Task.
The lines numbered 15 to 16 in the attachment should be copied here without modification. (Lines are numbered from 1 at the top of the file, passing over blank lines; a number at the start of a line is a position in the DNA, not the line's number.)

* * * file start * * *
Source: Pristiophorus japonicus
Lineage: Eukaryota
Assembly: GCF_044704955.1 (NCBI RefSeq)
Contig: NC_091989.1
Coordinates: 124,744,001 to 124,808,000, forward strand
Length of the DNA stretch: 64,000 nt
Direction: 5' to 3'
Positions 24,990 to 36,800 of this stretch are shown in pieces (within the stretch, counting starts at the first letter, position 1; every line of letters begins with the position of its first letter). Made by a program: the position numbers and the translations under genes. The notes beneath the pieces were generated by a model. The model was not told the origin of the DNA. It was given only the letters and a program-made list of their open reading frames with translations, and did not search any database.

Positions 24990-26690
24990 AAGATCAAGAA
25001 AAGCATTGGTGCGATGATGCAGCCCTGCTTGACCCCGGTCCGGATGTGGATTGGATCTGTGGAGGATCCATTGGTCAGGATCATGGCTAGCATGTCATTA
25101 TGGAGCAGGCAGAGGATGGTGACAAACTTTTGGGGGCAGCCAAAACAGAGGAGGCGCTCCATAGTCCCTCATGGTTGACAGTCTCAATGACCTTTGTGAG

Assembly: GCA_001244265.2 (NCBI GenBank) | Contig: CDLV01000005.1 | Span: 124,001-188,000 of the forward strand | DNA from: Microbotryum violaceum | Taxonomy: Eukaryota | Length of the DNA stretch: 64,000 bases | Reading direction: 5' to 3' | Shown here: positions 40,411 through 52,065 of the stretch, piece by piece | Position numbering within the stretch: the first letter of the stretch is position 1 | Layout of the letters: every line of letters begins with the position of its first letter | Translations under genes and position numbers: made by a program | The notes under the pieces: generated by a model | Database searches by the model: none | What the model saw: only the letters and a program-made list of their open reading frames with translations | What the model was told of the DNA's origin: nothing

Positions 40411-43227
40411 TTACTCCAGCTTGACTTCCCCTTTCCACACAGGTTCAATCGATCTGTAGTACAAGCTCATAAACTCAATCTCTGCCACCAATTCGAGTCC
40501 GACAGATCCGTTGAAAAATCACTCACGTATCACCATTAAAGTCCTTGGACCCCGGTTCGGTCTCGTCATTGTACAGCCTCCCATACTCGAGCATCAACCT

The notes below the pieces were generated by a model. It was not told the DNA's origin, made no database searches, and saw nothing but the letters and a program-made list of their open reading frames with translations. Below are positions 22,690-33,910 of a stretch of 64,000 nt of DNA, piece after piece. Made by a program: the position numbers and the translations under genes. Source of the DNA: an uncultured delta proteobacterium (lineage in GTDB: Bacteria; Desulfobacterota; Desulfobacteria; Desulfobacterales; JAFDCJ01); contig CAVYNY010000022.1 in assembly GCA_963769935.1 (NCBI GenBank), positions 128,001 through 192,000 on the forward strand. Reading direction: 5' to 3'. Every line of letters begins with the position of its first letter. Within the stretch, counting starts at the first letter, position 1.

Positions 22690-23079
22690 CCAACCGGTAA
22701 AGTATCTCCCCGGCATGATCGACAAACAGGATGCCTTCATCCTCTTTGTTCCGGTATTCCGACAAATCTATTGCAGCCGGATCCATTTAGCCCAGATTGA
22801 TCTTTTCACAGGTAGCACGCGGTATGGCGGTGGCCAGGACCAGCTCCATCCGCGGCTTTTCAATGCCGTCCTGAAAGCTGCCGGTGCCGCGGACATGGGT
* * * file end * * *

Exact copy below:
40411 TTACTCCAGCTTGACTTCCCCTTTCCACACAGGTTCAATCGATCTGTAGTACAAGCTCATAAACTCAATCTCTGCCACCAATTCGAGTCC
40501 GACAGATCCGTTGAAAAATCACTCACGTATCACCATTAAAGTCCTTGGACCCCGGTTCGGTCTCGTCATTGTACAGCCTCCCATACTCGAGCATCAACCT